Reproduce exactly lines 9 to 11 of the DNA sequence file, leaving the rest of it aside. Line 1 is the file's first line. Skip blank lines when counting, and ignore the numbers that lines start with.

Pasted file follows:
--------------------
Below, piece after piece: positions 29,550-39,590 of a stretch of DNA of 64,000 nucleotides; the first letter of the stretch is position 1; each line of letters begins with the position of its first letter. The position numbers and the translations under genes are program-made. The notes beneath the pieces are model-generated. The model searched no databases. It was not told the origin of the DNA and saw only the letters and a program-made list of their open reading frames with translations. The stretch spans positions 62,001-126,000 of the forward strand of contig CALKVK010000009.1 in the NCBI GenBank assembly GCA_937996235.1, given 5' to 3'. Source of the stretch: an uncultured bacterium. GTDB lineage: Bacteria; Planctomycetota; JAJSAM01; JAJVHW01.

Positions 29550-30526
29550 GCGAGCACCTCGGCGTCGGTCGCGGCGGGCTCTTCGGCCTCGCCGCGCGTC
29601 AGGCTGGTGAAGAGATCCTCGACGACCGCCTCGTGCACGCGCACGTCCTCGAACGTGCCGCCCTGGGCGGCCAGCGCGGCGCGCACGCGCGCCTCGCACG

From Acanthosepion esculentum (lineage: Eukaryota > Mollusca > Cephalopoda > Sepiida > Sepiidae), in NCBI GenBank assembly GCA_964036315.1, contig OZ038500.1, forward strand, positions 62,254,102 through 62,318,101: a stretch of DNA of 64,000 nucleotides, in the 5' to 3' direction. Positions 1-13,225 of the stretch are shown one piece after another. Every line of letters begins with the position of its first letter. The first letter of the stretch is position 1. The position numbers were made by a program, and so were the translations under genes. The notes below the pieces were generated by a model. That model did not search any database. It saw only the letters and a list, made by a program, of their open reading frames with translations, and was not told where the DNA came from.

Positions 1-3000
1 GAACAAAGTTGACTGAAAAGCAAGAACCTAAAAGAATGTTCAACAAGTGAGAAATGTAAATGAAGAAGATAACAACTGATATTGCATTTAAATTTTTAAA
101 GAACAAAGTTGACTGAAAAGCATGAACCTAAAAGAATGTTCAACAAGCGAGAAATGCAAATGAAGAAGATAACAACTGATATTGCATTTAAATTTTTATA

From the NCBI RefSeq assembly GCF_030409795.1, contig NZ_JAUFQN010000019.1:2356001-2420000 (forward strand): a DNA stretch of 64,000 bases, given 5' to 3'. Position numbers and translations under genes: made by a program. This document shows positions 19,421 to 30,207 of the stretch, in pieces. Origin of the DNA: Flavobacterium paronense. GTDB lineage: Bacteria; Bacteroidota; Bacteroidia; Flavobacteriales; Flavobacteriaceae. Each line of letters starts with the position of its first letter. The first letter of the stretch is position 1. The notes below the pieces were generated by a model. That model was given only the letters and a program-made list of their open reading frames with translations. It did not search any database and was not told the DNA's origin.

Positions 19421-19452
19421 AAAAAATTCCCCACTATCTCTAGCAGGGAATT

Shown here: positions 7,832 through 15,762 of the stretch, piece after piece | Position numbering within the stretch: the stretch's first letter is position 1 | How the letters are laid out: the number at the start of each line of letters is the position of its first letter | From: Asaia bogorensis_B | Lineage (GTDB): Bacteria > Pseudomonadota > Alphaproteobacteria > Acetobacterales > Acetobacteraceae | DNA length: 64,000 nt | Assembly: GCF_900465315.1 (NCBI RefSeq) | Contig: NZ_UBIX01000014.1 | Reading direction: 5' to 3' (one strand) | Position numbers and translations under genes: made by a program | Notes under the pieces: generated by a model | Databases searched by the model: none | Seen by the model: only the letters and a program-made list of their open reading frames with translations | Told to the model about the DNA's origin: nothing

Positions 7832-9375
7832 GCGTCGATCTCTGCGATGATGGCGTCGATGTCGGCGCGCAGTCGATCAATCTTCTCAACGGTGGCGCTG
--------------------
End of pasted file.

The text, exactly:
From the NCBI RefSeq assembly GCF_030409795.1, contig NZ_JAUFQN010000019.1:2356001-2420000 (forward strand): a DNA stretch of 64,000 bases, given 5' to 3'. Position numbers and translations under genes: made by a program. This document shows positions 19,421 to 30,207 of the stretch, in pieces. Origin of the DNA: Flavobacterium paronense. GTDB lineage: Bacteria; Bacteroidota; Bacteroidia; Flavobacteriales; Flavobacteriaceae. Each line of letters starts with the position of its first letter. The first letter of the stretch is position 1. The notes below the pieces were generated by a model. That model was given only the letters and a program-made list of their open reading frames with translations. It did not search any database and was not told the DNA's origin.

Positions 19421-19452
19421 AAAAAATTCCCCACTATCTCTAGCAGGGAATT